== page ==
(I understand that in those days psychological distress in women was thought to originate from the womb. Hysteria, as it was known, was thought by ancient civilisations to have stemmed from the lack of a 'normal' sex life, which caused the uterus to move around and become melancholy. It appears that medicine hadn't progressed much from that position in Victorian times). Frances was suicidally depressed and had tried to kill herself. After the death of her father in 1869 and the breaking off of her engagement, she came under financial pressure and started going out as a 'companion to a lady'. She wrote a heartbreaking letter to her mother, full of guilt and self-loathing in which she says she is 'convinced she was born half an animal'. The writing becomes frenzied and gets more difficult to read as it goes on. Thankfully, there is an entry in the log on 15th September 1875, which reads, 'discharged, cured'. I'm unable to make a positive identification of her after this date.

Starting on 5th September 1873 body parts began showing up in the river, to the east of the Victoria Bridge. Reports vary, one says the victim had received a blow to her temple, and while insensible, her throat had been cut, another has it the other way round. Dr. Kempster's report doesn't mention throat-cutting. It is thought she died in the early hours of the 5th September and had been cut up while still warm. The doctors sewed the pieces back together at Bond's request and this may have led to the deposition of part of Liz Jackson in the garden of the Shelley House in 1889. The owner, Percy Florence Shelley being the nephew of Mary Shelley, the author of 'Frankenstein'.

 

On 24th February 1881 at about 11pm, the British Prime Minister, William Gladstone slipped on ice and injured his head. Bond was sent for but was unavailable, so a Dr Blake attended. On 25th February 1888 Annie Milwood was admitted to the Whitechapel Workhouse Infirmary with stab wounds. Considering the other coincidences concerning murder dates it's possible this was also deliberately matched.

On 9th August 1884, a Thomas Bond died at Halse, Somerset. Bond's maternal uncles and his sister lived at Halse for many years, so there is a very good chance that he knew this Thomas Bond and may have been related to him.(This man's wife, Mary, died in the 3rd quarter of 1888).The Tottenham Court Road body parts were found a few weeks later that year.

Bond's sister, Ellen, was married at Halse on 8th September 1881.

Below - The Imperial War Museum, formerly Bethlem Royal Hospital, Southwark.

On 31st July 1888 Bond's brother-in-law, Charles Hayes, was admitted to Bethlem Hospital, transferred from the Holloway Sanatorium. He had become ill from sunstroke in India and was suicidally depressed and paranoid, thinking that people were following and watching him. He was hearing the voices of Indian natives jeering him and was convinced he had 'some venereal complaint which renders him obnoxious and contagious to others'. Shortly before he died he had blood in his urine. Kidney damage is a symptom of severe heatstroke.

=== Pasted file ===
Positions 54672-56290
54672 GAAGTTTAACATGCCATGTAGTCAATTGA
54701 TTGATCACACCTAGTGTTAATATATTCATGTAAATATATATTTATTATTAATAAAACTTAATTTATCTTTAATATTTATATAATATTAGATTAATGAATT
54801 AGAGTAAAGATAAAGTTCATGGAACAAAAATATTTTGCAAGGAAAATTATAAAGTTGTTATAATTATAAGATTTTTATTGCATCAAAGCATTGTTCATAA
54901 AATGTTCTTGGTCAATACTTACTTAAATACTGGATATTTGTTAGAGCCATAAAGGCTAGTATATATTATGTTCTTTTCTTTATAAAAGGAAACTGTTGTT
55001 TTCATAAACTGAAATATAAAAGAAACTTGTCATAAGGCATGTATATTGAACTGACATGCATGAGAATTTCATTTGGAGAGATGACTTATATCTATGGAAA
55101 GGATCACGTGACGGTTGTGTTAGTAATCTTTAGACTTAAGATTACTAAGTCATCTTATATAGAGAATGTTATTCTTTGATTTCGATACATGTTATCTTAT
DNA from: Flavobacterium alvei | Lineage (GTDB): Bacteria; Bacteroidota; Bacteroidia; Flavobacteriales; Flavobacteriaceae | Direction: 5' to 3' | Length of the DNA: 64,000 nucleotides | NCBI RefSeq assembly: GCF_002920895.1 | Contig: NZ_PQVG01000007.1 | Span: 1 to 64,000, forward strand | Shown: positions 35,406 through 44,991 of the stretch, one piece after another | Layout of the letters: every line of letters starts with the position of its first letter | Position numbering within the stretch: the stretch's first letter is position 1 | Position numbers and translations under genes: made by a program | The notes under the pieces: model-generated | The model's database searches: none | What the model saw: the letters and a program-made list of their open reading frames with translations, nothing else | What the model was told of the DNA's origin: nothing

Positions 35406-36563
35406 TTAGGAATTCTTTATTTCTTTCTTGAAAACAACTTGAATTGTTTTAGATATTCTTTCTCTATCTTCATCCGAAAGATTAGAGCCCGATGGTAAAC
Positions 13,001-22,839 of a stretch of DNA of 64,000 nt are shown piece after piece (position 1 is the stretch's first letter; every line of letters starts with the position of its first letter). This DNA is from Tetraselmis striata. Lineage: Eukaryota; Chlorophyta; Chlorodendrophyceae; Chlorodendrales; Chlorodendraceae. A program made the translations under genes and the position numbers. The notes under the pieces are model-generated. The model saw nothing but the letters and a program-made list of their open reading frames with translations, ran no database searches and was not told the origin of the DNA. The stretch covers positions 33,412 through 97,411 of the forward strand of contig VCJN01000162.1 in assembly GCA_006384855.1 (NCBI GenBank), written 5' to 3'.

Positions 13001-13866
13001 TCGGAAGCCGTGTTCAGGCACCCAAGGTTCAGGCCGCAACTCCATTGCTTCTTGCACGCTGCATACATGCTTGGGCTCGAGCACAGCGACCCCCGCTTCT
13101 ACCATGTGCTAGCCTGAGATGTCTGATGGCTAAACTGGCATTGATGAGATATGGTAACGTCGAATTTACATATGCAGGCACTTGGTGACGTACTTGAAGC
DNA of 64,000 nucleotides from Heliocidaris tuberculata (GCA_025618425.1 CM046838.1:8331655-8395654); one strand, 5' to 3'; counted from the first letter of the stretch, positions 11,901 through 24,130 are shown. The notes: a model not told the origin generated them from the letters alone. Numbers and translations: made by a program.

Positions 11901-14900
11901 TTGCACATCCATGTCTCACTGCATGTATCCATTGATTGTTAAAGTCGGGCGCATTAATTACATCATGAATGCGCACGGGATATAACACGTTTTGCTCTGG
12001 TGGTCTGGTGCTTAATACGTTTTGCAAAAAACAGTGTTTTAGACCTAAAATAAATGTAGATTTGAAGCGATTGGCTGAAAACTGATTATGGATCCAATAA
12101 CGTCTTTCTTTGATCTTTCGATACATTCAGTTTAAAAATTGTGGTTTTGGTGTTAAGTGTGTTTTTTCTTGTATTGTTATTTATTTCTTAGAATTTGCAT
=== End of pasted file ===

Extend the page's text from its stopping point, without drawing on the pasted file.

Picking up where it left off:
In his admission papers, in the box requiring information about previous institutions is written, 'In Calcutta'. A 'Ripper' letter postmarked 8th October from Dublin states 'I am living in Calcutta'. Bond's birthday was the 7th. It's almost certainly not a coincidence.

Charles wrote a letter describing himself as a 'wretched miserable man'. But the most interesting part is this; 'has any harm happened or will it happen to my good brother(?). I expect man and God's punishment on my cursed head, but please say if you can, honestly that my dear brother Bond is not in danger. I will bless you'. After a series of fits he died at 4.a.m. on 21st September 1888. The first 'Ripper' letter arrived on the 24th. The 'Dear Boss' letter was dated 25th September and contains the line - 'That joke about Leather Apron gave me real fits'.

Two shards of glass are in the records with a typed note which says 'pieces of glass with which Mr. Hayes tried to open vessels, 31st August and 1st September'.

The autopsy notes say that his brain was soft and smelt of paraldehyde, an anti-epilepsy drug they were medicating him with. There was a puncture mark on his chest and there must be a possibility he was given an overdose, or his body broke down from prolonged use, but he would probably have died regardless of any treatment. There must also be a chance that an argument with Bond or a missed visit contributed to his self-harming, and perhaps his letter enquiring about Bond's welfare. It's interesting that he refers to his 'dear brother' as 'Bond', as opposed to Thomas or Tom. The news report about the hunt on 6th September refers to 'Bond' whereas previously he is called Dr. Bond and his friend is known as John or Mr. Bond. Perhaps this indicates how Bond's mind is focused on Charles's stay at Bethlem and how it affected him.